These include bespoke handcrafted interior elements and a suspension system that raises the ride height for easier entry and egress. That said, all the luxury and comfort come at an eye-watering price that goes well above the standard Mercedes-Benz S Class and enters the Maybach territory. Being a CBU (Completely Built Unit), as opposed to locally built German luxury limousines with hybrid engine technology that don’t get tax or duty benefits under current government norms, the LS 500h comes out as a strikingly stylish, albeit uberexpensive option, which, incidentally, could be its Achilles heel.
For the last few years, the luxury car market has being constantly raided by taller SUVs, to a point where every manufacturer now wants a piece of the action. Maserati, a company deeply-rooted in its sports car and grand tourer heritage, is no different, having now introduced its very own SUV, the Levante. But can it hold a candle to the rest?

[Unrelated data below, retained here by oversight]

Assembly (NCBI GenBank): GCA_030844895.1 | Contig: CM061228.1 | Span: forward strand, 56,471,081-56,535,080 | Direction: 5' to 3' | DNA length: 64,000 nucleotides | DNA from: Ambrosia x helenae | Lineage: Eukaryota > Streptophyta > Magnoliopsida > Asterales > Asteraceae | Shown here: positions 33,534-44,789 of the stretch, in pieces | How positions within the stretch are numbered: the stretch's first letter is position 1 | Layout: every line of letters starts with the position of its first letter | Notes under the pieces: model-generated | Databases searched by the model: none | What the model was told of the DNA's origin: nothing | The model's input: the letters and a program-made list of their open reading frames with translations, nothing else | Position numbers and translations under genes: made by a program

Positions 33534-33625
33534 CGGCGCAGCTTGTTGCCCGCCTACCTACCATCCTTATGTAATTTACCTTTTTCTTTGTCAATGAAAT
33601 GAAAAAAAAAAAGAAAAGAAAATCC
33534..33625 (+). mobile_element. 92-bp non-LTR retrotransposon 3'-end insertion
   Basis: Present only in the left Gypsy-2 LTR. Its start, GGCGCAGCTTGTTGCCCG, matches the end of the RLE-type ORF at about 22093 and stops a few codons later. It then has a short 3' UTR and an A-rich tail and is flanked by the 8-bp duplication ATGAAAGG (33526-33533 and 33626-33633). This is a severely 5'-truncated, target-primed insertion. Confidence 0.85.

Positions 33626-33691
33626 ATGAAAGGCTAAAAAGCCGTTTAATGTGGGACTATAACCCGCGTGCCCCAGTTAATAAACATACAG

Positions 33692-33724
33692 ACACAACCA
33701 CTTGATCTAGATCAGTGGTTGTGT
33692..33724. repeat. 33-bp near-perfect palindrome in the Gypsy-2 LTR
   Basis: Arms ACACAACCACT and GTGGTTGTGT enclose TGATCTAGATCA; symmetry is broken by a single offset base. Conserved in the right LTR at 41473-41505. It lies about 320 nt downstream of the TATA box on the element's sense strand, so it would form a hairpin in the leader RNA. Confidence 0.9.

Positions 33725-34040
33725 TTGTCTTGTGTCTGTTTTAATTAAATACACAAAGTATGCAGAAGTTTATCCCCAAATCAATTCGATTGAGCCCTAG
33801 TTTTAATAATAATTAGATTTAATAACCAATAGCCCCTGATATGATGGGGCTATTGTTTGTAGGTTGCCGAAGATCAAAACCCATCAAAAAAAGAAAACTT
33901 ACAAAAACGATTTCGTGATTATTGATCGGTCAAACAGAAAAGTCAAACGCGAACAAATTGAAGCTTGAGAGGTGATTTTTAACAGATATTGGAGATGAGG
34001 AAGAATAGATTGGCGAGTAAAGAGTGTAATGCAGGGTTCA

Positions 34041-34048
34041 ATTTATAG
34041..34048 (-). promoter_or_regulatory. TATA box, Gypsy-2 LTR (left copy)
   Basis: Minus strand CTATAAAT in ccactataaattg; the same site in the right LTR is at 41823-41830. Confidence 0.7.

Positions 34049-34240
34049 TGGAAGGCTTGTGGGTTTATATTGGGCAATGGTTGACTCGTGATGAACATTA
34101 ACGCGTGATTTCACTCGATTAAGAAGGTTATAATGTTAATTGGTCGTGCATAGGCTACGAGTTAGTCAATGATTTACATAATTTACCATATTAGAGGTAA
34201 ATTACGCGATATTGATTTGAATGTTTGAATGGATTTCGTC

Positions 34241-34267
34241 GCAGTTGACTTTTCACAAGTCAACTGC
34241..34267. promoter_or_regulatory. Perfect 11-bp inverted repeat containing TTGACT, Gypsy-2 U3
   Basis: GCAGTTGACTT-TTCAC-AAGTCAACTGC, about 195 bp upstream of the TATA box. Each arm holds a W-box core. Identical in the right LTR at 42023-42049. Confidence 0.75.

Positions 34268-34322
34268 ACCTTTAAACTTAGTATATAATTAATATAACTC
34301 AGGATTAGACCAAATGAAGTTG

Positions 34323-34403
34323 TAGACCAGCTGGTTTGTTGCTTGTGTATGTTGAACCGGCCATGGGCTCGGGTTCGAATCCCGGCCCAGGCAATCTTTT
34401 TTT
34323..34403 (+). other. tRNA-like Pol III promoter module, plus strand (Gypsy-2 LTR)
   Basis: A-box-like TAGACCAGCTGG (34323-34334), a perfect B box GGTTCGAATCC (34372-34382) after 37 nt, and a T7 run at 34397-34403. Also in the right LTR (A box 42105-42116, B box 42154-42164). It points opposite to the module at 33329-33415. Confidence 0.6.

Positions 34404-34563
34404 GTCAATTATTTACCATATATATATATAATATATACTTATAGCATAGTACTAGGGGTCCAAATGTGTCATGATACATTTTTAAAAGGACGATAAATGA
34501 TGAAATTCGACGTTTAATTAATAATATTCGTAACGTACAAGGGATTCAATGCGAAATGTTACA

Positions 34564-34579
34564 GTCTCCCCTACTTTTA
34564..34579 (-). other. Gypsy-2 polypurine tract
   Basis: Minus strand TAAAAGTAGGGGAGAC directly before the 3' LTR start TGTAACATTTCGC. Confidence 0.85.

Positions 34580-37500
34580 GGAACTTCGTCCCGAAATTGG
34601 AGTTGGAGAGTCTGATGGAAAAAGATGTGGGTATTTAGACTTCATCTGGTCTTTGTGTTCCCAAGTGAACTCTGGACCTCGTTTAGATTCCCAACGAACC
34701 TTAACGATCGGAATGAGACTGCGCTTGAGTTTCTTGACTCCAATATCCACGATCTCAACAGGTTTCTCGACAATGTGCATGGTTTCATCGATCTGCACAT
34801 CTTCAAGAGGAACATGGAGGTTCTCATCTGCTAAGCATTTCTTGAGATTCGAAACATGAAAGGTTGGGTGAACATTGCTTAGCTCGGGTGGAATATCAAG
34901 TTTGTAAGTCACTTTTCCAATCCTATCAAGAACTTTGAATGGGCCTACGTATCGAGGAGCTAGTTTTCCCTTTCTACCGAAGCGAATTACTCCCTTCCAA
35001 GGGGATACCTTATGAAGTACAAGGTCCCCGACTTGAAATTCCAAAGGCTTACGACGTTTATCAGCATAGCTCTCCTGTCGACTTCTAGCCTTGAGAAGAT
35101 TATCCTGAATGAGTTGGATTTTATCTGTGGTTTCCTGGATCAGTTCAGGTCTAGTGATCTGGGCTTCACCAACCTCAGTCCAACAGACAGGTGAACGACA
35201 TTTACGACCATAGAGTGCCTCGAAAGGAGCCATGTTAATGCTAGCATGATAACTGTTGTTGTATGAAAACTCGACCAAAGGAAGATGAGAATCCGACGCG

The Levante is imposing. It is tall, muscular and makes all the right noises, even though it is only available in the diesel V6 version in India. This is a bit odd from a badge like Maserati, which hasn’t brought its halo models to the Indian market, especially when it has Ferrari-made petrol engines. The Levante brings its previous technological learnings from the Ghibli and the Quattroporte into a taller SUV body; and while on the spec sheet the Levante might not be able to put its foot down firmly against the competition, it has a secret weapon that the others don’t have—Italian styling and flamboyance. In a market segment that is predominantly dominated by Range Rovers and Porsche Cayennes, the Levante brings with it a special Italian flair that is unmatched by any other SUV in the segment. Anyone who is looking for exclusivity in an SUV, while being offered silk interiors specially crafted by Italian design house Ermenegildo Zegna, shouldn’t look elsewhere.
Shifting over to the world of handsets for reference, there’s Apple, a company that takes ages to bring about a design change in their iPhone. Till 2016, the Volvo S80 was the car world equivalent of the iPhone. After an agonising 10-year wait, it has been finally updated with the S90.